Home > CMH > Vol. 20 (2011) > Iss. 4
During the early Cold War, the Canadian government adivsed public that they could cheaply build fallout shelters in their homes to protect their families from radiation after a nuclear war. Publicly, the government stayed out of the shelter-building business, citing the cost was too high. However, from 1959 to the mid-1960s, the Canadian Army secretly constructed a network of 2,000 fallout shelters in government building: the Nuclear Detonation and Fallout Reporting System. This article explores the origins of this network and the reasons for its decline.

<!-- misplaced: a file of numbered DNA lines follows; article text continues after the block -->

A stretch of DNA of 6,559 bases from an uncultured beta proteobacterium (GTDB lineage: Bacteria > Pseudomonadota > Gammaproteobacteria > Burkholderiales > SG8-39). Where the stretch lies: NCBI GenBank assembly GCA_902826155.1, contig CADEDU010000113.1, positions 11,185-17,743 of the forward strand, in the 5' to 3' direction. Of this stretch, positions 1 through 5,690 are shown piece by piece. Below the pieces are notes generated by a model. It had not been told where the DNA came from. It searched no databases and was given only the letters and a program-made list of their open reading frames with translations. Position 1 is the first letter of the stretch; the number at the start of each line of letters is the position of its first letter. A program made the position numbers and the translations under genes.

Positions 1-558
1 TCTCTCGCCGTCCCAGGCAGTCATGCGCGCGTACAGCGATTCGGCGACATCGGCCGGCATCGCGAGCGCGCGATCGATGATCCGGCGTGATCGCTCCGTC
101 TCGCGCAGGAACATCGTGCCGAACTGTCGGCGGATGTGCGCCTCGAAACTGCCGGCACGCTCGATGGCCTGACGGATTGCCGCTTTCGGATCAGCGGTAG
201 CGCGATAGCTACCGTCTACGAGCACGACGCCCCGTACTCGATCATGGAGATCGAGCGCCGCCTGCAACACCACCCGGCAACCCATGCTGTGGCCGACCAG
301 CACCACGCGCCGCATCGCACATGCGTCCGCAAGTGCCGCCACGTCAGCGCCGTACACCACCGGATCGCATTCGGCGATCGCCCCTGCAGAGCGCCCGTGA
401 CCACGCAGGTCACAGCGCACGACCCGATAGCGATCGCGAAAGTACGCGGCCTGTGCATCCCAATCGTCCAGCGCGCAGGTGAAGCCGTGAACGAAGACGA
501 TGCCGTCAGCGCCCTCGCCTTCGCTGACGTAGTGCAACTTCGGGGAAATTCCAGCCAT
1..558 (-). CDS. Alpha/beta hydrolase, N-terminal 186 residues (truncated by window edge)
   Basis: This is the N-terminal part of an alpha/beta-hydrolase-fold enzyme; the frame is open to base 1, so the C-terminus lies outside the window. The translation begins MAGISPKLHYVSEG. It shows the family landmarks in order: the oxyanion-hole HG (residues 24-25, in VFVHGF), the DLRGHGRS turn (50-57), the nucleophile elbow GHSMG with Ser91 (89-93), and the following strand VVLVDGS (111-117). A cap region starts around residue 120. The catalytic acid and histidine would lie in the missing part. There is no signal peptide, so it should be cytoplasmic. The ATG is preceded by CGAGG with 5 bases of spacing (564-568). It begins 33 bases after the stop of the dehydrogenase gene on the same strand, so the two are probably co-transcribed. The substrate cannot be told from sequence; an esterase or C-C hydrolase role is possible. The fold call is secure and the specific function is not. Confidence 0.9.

Burtch, Andrew "Simple Shelters?: Monitoring Radioactive Fallout Across Canada, 1959–63." Canadian Military History 20, 4 (2011)